Three generations of local men share the common - and somewhat unique - bond of being a Lycoming County corrections officer.
Terry, Louis and Kyle Cochran share about 44 combined years of county corrections experience among them.
Conversely, the trio also has seen generations of the same family behind the very bars they guarded.
CRAIG S. McKIBBEN JR./Sun-Gazette
Members of the Cochran family — Terry, left; grandson Kyle, center; and his father Louis — pose for a photo at Louis’ Williamsport home on a May afternoon. The three Cochrans represent three generations of corrections officers to work at the Lycoming County Prison, with Terry having started at the old prison on William and West Third streets.
Lycoming County Prison Warden Kevin DeParlos said the Cochrans' "family business" is a rare occurrence.
"I've been around myself for about 30 years with the county," he said. "I think it's awful unique and unprecedented. I don't know any third-generation family in the same department."
For Terry, 61, who retired two years ago after 28 years of service from the Lycoming County Prison, times have changed since his grandson, Kyle, 21, started in April.
Terry worked at both the old prison at William and West Third streets built in the 1860s, and the new prison that opened in 1986 along West Third and Hepburn streets.
"The old prison was like a dungeon, more or less," he said. "At the old jail, if we had a problem all we had was a whistle."
Terry said corrections officers wore their personal clothes on the job back then. And it wasn't that unusual to find someone trying to escape from the old jail.
"I caught a few guys trying to dig out," Terry said, noting how cement in the structure turned into sand, making breakout attempts easier.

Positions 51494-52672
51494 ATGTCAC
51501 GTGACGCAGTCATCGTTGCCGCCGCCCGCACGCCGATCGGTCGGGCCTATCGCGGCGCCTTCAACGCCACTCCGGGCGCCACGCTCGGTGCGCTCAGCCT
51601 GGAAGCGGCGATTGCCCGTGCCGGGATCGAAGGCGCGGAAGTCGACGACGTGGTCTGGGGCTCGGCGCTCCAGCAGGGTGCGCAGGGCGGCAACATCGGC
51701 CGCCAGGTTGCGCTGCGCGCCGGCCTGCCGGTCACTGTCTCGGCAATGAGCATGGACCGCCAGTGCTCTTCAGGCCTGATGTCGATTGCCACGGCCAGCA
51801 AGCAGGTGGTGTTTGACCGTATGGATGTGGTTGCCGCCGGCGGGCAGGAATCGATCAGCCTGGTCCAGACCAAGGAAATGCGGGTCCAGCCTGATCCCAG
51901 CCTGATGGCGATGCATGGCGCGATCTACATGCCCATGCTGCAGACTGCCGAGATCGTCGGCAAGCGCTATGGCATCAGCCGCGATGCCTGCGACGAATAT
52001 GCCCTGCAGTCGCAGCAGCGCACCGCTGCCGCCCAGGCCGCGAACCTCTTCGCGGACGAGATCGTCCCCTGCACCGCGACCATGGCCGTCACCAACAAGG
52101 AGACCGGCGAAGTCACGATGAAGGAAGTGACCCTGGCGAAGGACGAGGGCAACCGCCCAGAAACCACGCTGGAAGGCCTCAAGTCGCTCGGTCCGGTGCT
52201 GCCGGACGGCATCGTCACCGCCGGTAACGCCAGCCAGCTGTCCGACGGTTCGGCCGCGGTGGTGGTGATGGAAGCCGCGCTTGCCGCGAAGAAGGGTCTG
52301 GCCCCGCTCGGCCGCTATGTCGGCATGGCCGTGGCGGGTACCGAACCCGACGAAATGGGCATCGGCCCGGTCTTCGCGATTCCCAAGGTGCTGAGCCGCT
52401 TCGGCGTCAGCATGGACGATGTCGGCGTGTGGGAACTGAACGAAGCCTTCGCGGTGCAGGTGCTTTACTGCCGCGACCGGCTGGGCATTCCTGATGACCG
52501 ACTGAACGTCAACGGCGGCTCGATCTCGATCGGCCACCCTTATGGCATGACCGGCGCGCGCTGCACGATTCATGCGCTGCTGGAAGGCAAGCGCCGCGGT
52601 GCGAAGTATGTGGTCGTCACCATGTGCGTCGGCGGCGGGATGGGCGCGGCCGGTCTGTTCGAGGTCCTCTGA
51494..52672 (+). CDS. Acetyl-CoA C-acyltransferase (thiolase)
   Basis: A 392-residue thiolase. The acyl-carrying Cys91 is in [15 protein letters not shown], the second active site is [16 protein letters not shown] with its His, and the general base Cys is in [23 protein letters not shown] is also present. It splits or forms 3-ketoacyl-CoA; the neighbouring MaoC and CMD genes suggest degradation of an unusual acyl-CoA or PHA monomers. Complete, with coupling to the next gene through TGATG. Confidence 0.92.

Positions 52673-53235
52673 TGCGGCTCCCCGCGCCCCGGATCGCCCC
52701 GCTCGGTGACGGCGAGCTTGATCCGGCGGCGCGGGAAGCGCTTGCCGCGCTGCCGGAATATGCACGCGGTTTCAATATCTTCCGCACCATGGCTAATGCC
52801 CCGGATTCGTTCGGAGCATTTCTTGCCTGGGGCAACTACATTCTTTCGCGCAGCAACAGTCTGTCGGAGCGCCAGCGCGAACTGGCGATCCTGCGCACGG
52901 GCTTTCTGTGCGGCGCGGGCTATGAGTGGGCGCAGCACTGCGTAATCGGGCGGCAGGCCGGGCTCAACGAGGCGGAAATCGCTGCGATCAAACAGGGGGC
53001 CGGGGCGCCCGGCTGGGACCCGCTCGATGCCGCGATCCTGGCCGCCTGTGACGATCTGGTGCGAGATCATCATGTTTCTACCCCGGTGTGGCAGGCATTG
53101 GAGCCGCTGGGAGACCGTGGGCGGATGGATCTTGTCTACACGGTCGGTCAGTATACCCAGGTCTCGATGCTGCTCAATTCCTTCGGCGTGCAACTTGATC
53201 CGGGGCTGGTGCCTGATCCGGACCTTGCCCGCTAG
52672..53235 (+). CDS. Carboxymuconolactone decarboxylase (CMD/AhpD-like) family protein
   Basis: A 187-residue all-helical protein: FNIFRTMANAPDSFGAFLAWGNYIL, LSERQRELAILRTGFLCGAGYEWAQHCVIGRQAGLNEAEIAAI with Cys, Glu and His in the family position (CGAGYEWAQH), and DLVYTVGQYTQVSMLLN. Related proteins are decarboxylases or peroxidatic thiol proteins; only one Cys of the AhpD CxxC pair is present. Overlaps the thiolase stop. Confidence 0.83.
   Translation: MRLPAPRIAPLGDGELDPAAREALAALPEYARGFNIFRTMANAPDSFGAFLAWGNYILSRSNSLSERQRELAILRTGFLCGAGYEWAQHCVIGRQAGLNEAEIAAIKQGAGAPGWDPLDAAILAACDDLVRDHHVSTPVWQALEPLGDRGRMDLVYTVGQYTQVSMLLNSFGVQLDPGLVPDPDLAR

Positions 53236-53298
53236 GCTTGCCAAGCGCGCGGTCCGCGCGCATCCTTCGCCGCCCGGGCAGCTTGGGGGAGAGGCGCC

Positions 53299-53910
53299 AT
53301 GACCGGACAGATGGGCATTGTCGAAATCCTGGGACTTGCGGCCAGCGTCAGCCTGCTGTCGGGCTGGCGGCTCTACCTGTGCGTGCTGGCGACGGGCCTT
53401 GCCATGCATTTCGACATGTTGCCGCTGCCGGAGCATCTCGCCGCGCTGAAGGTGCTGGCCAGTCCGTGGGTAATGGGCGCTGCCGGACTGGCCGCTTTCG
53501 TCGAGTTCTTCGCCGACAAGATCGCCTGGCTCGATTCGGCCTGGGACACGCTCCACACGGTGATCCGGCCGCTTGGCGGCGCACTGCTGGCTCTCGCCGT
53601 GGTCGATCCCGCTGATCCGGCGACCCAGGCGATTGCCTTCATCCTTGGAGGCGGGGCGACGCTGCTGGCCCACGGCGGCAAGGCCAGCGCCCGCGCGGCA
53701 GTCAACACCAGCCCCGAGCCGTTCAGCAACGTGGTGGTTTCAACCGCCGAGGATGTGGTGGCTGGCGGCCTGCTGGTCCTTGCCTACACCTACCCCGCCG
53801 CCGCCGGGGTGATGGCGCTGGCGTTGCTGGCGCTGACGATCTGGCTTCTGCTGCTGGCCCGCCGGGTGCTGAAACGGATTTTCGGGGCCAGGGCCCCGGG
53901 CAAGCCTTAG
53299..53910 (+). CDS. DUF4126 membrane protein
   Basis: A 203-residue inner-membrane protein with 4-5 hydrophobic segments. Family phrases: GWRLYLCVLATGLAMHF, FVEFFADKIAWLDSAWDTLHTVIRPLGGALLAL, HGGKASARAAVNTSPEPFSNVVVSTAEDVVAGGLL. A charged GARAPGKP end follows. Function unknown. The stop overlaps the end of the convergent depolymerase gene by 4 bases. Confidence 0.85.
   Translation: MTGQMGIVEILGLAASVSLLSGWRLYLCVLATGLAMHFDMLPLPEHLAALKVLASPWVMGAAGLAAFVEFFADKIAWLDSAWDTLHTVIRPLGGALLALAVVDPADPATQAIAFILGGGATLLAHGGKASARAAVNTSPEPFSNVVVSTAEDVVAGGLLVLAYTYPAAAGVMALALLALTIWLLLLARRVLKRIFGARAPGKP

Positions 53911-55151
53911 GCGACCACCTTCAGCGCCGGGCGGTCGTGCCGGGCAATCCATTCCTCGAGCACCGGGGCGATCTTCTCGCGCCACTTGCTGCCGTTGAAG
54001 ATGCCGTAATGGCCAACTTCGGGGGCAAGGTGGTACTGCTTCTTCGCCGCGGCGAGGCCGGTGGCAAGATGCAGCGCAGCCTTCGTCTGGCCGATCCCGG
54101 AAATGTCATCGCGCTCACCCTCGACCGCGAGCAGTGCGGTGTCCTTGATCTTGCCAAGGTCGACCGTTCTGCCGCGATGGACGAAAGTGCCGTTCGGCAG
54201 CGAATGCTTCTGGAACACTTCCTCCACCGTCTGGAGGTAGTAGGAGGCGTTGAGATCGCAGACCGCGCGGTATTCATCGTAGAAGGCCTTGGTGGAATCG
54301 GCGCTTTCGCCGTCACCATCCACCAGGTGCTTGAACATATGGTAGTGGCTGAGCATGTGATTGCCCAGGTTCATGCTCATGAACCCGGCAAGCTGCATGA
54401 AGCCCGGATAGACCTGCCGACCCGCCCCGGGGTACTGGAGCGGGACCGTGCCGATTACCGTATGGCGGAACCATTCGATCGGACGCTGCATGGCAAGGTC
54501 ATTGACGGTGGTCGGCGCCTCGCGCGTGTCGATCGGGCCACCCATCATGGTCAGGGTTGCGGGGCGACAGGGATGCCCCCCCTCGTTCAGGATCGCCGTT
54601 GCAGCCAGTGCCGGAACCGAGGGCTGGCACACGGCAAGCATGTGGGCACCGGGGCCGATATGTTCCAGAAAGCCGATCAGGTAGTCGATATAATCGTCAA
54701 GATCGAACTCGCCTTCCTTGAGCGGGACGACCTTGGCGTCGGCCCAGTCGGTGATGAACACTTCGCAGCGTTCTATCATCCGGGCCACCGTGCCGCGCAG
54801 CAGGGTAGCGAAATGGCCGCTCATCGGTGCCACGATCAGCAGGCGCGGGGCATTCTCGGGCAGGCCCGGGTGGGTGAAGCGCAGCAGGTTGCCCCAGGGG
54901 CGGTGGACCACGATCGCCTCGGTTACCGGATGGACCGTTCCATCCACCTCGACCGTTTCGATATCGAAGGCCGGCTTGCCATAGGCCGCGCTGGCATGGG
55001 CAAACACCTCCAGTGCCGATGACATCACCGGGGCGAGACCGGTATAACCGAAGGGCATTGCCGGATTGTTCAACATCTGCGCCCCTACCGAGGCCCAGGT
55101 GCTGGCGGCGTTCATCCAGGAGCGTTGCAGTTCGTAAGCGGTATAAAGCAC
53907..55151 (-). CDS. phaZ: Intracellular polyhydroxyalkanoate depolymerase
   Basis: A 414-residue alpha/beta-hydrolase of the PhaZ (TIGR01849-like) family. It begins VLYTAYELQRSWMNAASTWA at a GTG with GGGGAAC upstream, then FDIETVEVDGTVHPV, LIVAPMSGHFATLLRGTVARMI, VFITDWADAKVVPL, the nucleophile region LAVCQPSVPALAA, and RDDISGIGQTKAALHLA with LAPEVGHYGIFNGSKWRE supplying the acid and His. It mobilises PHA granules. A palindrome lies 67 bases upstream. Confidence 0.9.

Terry said he never really pushed his son Louis, 46, into corrections for a living.
"I shared a lot of things with him," he said.
Both father and son were employed as steelworkers before they joined the ranks of corrections officers.
Louis, who works at the county Pre-Release Center in Loyalsock Township, had previous stints working at the Clinton County Correctional Facility before coming on board in Lycoming County.
He said the key for him is to "never take work home, and never take home into work."
Louis and his father used to work shifts together at the present prison, but he said he enjoys his job at the Pre-Release Center.
"You meet a bunch of different guys, from drunks to murderers," he said.
But something both Terry and Louis know is that corrections is a people business.
"Treat them the way you want to be treated," Louis said.
Like his father, Kyle said he just kind of found his way into a career in corrections.
"I got tips from both these guys," he said. "I went in knowing the basics of things."
The Cochrans agree that, while challenging, working in a prison is a good job.
"You don't have to worry about a layoff," Louis said. "There's always going to be guys in jail."